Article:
Don’t Trust Connectors, Solder, or Wires (EE Tip #138)

Using the wrong pinout for a connector is a common error, especially on RS-232 ports where it’s approximately 50% probable that you’ll have the wrong RX/TX mapping. Swapping the rows of a connector (as you see here) is also quite common.

Engineer Robert Lacoste is one of our go-to resources for engineering tips and tricks. When we asked him for a few bits of general engineering advice, he responded with a list of more than 20 invaluable electrical engineering-related insights. One … Continue reading

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Test Under Real Conditions (EE Tip #137)

Mark Csele's complete portable accelerometer design, which he presented in Circuit Cellar 266.  with the serial download adapter. The adapter is installed only when downloading data to a PC and mates with an eight pin connector on the PCB. The rear of the unit features three powerful
rare-earth magnets that enable it to be attached to a vehicle.

The world’s best engineers have one thing in common: they’re always learning from their mistakes. We asked Niagara College professor and long-time contributor Mark Csele about his biggest engineering-related mistake. He responded with the following interesting insight about testing under real conditions. … Continue reading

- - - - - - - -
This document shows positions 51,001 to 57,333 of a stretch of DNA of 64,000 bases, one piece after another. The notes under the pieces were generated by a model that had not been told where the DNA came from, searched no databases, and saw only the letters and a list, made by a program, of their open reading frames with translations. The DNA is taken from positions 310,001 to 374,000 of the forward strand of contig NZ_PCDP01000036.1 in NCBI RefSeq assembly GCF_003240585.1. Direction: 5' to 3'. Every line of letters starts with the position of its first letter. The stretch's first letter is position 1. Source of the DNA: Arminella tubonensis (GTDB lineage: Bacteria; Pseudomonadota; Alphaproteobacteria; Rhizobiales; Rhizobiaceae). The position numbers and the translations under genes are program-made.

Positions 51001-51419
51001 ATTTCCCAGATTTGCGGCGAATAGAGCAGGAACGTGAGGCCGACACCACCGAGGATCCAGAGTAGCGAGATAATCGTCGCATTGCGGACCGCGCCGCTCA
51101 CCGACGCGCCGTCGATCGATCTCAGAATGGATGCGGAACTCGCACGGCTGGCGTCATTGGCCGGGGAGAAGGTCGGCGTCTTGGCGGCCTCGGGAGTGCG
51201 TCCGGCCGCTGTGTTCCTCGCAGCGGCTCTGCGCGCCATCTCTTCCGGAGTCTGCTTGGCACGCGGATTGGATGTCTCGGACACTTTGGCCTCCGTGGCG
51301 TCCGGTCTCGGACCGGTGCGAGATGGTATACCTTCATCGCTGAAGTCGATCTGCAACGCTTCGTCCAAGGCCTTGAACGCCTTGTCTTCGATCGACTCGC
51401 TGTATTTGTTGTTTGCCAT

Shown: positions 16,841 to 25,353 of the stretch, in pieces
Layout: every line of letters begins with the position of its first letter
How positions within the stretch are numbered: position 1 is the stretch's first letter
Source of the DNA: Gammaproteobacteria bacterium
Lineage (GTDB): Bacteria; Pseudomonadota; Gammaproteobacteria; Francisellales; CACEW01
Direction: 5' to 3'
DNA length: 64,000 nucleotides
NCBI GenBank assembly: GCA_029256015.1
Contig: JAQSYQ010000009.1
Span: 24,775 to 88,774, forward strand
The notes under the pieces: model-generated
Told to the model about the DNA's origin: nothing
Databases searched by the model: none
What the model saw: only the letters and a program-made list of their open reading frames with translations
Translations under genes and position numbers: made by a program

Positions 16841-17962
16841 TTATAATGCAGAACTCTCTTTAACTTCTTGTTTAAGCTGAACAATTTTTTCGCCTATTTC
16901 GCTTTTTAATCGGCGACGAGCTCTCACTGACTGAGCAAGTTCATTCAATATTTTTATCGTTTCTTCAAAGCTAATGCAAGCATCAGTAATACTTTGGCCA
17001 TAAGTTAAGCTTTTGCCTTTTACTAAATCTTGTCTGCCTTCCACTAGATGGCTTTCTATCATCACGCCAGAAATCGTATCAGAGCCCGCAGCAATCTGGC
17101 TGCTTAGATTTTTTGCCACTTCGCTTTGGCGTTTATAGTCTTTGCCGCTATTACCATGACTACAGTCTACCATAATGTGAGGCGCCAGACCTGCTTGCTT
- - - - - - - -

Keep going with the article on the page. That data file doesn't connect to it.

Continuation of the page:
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Specs & Code Matter (EE Tip #136)

MCU

No matter how many engineering hours you’ve logged over the years, it’s always a good idea to keep in mind that properly focusing on specs and code can make or break a project. In 2013, Aubrey Kagan—an experienced engineer and … Continue reading

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One-Wire RS-232 Half Duplex (EE Tip #135)

Grun2-HalfDup

Traditional RS-232 communication needs one transmit line (TXD or TX), one receive line (RXD or RX), and a Ground return line. The setup allows a full-duplex communication. However, many applications use only half-duplex transmissions, as protocols often rely on a … Continue reading

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Low-Drop Series Regulator Using a TL431 (EE Tip #134)

EL2009-Kruger-SeriesReg

You likely have a stash of 12-V lead acid batteries (such as the sealed gel cell type) in your lab or circuit cellar. Below is a handy tip from Germany-based Lars Krüger for a simple way to charge them. A … Continue reading

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